What is telehealth?
The old saying goes “it’s not about the destination, but the journey.”
When it comes to your health, it would seem the reverse is true -- we all want to be in the best health. That’s the destination. How we get there isn’t exactly the highest priority, and even more literally, the actual journey to our doctor’s office can sometimes be the worst part of the process.
What if there were a way to cut out one of the worst parts of being sick, the trek to the doctor’s office? What if there were a way to interact with a licensed medical professional quickly, virtually on-demand and at a low cost?
Enter the new and growing world of telehealth, or telemedicine. Telehealth, simply put, is healthcare delivery through use of smart phones, tablets and computers. And much like the telephone revolutionized the way we communicate, telehealth is doing the same for our health.
And coincidentally, though it wasn’t clearly defined as telehealth at the time, one of the first instances of the process came in 1948, when the radiological images began to be shared via the telephone.
Now, through the “magic” of a smartphone, patients are able to interact with medical professionals from anywhere in the world through video, phone or even chat. This makes more routine matters of health much more convenient (for patient and medical personnel) and largely less expensive. You can get treated for illnesses such as a cold or the flu, you can get new prescriptions like birth control pills and you can get existing prescriptions refilled.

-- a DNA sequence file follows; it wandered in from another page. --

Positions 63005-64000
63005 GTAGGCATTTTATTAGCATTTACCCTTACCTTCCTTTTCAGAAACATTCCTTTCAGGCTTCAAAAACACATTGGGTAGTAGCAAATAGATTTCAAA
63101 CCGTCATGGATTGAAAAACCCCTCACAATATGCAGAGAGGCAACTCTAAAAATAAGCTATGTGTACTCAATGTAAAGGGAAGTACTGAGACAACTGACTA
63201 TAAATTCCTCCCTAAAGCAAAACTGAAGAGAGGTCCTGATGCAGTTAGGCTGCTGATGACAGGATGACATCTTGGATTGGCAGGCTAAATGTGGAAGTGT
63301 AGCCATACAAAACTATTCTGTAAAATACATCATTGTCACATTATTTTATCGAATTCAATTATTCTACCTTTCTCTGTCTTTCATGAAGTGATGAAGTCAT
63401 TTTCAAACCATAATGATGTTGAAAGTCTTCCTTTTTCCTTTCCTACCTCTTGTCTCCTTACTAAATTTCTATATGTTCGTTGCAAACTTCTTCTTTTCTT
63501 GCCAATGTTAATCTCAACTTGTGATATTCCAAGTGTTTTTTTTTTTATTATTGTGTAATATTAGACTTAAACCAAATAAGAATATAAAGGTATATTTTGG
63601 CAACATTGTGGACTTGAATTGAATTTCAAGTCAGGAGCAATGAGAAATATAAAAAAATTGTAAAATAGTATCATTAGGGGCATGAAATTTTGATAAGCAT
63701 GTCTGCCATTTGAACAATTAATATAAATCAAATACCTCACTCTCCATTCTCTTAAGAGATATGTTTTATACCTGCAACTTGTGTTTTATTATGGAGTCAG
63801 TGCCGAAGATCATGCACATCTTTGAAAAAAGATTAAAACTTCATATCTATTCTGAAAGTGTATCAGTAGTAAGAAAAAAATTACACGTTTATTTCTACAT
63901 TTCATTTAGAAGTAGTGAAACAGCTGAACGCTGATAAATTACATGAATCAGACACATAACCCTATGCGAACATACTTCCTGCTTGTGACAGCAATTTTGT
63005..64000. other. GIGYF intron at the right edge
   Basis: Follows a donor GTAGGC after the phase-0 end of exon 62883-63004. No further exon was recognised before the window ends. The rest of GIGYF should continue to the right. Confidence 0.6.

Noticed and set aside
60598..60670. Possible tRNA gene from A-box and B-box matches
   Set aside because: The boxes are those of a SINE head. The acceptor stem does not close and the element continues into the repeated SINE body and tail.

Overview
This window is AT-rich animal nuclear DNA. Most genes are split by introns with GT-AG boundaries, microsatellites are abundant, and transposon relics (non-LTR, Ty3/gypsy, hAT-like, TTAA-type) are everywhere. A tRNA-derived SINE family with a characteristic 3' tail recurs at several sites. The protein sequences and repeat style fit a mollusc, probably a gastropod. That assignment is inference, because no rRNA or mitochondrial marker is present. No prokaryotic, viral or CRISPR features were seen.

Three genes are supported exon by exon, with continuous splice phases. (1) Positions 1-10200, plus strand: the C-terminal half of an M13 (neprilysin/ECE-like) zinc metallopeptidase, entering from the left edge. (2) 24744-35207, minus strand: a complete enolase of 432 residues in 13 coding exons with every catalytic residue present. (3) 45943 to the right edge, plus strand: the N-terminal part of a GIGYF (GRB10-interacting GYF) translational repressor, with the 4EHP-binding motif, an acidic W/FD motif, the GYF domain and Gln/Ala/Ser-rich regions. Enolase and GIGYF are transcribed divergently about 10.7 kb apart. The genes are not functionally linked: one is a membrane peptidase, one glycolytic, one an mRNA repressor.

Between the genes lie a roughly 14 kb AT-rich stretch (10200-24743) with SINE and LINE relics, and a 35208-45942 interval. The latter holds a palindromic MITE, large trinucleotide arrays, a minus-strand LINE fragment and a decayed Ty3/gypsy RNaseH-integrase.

Immediate, around-the-clock access to physicians, specialists, and other health care providers that otherwise would not be available in many communities;
The ability to perform remote monitoring without requiring patients to leave their homes; and
Less expensive and more convenient care options for patients.
So, how about some fast facts about telehealth/telemedicine?
As of 2017, more than 60% of U.S. hospitals had implemented remote patient monitoring capabilities.
Today, 35 states and the District of Columbia enforce laws which require health insurance coverage to include telemedicine/telehealth.
Telehealth saves you money. A standard doctor’s office visit costs an average of about $150, while the average telemedicine visit is less than half of that, on top of the benefits of not having to travel to and from the office.
Telehealth provides you access to the best of the best in the medical field. When you take part in a telehealth visit, you’ll be seen by a board-certified medical professional with the expertise and qualifications to diagnose your illness, recommend treatment and prescribe any and all medications needed. More than 90% of telemedicine users reported being satisfied with their level of care.
With technology’s rapid evolution, the healthcare industry has changed as well, and for the better. Telemedicine has made the journey to a healthy destination quicker, easier and less expensive.